First Native American Honor Flight returns home
War veterans returned home Sunday from our nation’s first ever Honor Flight for Native Americans.
Honor Flight is a national nonprofit that helps send Veterans on free trips to Washington D.C. to see their war memorials. It gives veterans the opportunity to honor those who served alongside them, but never made it home.
"To be able to see them, to be able to honor them at the wall, was just amazing," Native American Army Veteran Rupert said. Rupert comes from a long line of service.
"My grandfather was in World War II, in the Army, and then my father was in the Air Force in Vietnam," Rupert said.
Two of Rupert’s sons both served as well. One of them is serving now in Afghanistan. The other served in the Navy for eight years. He traveled with Honor Flight Nevada to Washington D.C. alongside his father.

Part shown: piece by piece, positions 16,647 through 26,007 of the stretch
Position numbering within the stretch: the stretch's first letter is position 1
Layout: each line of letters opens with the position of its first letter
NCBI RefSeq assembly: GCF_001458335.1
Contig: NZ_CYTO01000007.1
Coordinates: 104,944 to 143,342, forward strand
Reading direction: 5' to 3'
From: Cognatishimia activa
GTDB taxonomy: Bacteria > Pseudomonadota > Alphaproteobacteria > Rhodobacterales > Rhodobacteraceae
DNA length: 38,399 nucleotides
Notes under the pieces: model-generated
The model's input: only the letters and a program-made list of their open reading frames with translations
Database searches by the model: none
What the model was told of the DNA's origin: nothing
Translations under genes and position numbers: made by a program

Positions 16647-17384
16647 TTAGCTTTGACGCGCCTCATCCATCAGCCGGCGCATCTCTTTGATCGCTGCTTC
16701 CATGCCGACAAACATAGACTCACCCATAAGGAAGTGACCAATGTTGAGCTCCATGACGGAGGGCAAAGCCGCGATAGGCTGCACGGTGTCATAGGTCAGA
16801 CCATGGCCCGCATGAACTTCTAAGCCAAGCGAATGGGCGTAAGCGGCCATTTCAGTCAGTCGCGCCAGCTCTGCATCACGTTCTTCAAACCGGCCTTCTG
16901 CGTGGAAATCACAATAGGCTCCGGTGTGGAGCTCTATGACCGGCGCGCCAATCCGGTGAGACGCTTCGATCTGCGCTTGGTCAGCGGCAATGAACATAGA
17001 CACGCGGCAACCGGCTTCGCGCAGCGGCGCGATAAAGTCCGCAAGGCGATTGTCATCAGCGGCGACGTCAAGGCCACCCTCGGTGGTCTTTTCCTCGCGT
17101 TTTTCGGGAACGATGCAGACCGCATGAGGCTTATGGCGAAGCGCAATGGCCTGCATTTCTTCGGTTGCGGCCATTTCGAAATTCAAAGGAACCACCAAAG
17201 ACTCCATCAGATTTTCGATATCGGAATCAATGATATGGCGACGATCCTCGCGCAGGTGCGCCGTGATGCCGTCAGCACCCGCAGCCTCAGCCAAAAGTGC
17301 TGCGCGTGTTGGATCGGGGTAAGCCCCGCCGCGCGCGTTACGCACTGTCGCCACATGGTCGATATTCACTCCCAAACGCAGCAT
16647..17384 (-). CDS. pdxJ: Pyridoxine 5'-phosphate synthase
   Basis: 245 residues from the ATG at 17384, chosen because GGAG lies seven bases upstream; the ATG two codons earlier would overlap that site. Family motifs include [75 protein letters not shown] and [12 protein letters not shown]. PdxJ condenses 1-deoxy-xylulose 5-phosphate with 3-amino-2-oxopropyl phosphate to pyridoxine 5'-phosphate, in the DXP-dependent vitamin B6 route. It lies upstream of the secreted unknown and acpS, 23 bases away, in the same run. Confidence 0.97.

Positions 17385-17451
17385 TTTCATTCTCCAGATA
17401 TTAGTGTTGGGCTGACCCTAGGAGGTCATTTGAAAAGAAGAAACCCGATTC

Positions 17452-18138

Hundreds showed up Sunday to Reno-Tahoe International Airport to see the return of this groundbreaking flight.
"To be able to be the first in the country to host an event like this, really is something special,” Governor Brian Sandoval said. “Everybody really embraced one another, and welcomed these men and women home from an amazing trip to Washington D.C., it's what makes Nevada special."
Once all the veterans made it off the plane, they played Native American songs and heard messages from Governor Sandoval and Reno Mayor Hillary Schieve.
After those songs and remarks, all 43 veterans stood in a circle in the airport. Everyone had the chance to go around and thank each veteran individually.
"I get a little choked up just thinking about this," Rupert said of sharing the Honor Flight experience with his son. “It just means so much to have your son standing right next to you, and to see him honored."
This was just the first in what is sure to be a long line of future Honor Flights for our Native American veterans.